Home / Money / Personal Finance /  Things freelancers must know about GST payment

If you are a salaried employee, you do not have to pay goods and services tax (GST). But if you are a freelancer—lawyer, architect, designer, developer, sales professional, etc.— you have to pay GST in certain cases.

“Under current GST laws, any person supplying taxable services must be registered in the state from where he/ she is providing such taxable services; if the person’s aggregate turnover in a financial year is more than 20 lakh ( 10 lakh in some states such as those in the North East), the same would be applicable for freelancers as well upon exceeding the specified threshold," said Krishan Arora, partner, Grant Thornton Bharat. “GST rate as applicable to any other service provider (which is typically 18%) would also be applicable to such freelancers based on the nature of services being provided."

How it affects your income: “If you are a registered freelancer, your GST liability to be deposited with the government is usually collected from the service recipients," said Arora. This may result in slight working capital/ cash flow issues owing to the time difference in payment to department vis-à-vis collection of payments from customers. However, there would be no other impact on the freelancer’s income unless customers do not agree to pay GST as contractually agreed.

Further, freelancers may be eligible to claim input tax credit, subject to conditions. Hence, typically GST is not a cost to them, if applicable.

However, if you are an unregistered freelancer, even if you won’t be liable to pay GST for turnover under 20 lakh, any GST paid on procurements to vendors would be a cost as it is not eligible for input tax credit.

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Claiming input tax credit: “Credit of input taxes charged on any supply of goods and/or services which are used or intended to be used in the course or furtherance of his business can be availed for setting off with the output tax liability," said Aditya Singhania, partner, Singhania’s GST Consultancy & Co. and founder, e-GST India app. However, there are few specific goods or services where input tax credit is not allowed.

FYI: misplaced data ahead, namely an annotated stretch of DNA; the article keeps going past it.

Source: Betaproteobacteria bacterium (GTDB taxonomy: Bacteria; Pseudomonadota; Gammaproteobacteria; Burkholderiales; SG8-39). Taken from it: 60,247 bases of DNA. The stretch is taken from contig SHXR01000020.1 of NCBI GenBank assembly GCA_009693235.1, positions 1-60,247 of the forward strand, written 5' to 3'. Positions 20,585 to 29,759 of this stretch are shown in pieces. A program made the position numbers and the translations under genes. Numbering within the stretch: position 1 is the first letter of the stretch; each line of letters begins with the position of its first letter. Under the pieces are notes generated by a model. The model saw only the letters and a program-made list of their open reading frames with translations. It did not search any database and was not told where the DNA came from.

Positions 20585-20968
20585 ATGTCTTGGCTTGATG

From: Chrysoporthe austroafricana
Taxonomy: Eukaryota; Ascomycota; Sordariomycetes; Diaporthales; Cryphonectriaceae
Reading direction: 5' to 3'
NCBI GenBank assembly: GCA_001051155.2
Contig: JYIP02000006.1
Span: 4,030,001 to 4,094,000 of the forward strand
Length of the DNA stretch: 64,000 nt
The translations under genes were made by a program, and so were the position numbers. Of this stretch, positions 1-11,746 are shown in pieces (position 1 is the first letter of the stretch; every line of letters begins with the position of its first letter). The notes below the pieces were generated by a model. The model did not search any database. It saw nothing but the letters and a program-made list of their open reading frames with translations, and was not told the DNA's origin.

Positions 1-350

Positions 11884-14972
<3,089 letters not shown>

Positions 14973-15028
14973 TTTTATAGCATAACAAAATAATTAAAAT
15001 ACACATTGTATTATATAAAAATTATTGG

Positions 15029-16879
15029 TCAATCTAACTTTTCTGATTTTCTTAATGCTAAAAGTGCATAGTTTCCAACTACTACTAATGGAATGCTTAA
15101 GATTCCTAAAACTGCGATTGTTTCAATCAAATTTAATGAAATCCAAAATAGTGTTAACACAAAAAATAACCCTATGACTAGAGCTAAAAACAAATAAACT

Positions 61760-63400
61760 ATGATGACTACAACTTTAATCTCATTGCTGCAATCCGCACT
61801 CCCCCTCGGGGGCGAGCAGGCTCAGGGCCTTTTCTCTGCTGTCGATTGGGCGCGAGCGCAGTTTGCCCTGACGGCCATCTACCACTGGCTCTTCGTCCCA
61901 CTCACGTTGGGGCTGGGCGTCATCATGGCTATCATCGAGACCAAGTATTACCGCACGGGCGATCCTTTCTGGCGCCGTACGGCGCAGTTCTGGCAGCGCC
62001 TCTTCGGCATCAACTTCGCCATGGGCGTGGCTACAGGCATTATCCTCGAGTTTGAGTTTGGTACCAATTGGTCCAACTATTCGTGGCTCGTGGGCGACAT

To avail input tax credit (ITC), freelancers need to possess invoice, must have received the goods and/or services and should ensure that the tax charged by the supplier has actually been paid to the government and file his/her own return. Since a lot of tax evasion takes place by availing ITC on the basis of fake invoices, a restriction has been placed vide Section 16(2)(aa), though not yet effective. This section empowers existing rule 36(4), which primarily allows ITC only if the details of the said invoices issued by the suppliers is appearing in the Form GSTR 2A of the recipient. “Therefore, it is of paramount importance that the freelancers should maintain caution while procuring goods and/or services from taxpayers which are tax compliant in nature," he added.

Providing services through online marketplaces: GST is generally applicable even in a situation where services are provided via online marketplaces such as Upwork and Freelancer. But Arora points out that an analysis may be required to examine if an online marketplace would qualify as an ‘e-commerce operator’ under GST law. In such a case, the online marketplaces will have to undertake additional GST compliances. They would be required to collect TCS at 1% from persons, including freelancers, who are supplying their goods and services through their electronic platform. Credit for such TCS would be available to such persons subject to conditions.

Voluntary GST registration: If a freelancer obtains voluntary GST registration, he/ she would have to abide by the provisions of GST law and would be required to undertake all related compliances and pay applicable GST.

“While obtaining voluntary registration may increase the overall compliance burden, it is a preferred option while dealing with B2B customers as they usually deal with registered persons. Also, obtaining GST registration would help reduce input GST costs on procurements, which would then be available as credit to such freelancers," said Arora.

Filing returns: It is important for freelancers to file returns properly (see table). On failure to file return on time, interest at 18% is levied along with late fee. “Alternatively, instead of filing the monthly return, freelancers do have the option to file return on a quarterly basis even while making payments on monthly basis (QRMP Scheme). However, it is available only if the aggregate turnover is up to 5 crore in the preceding financial year," Singhania said.

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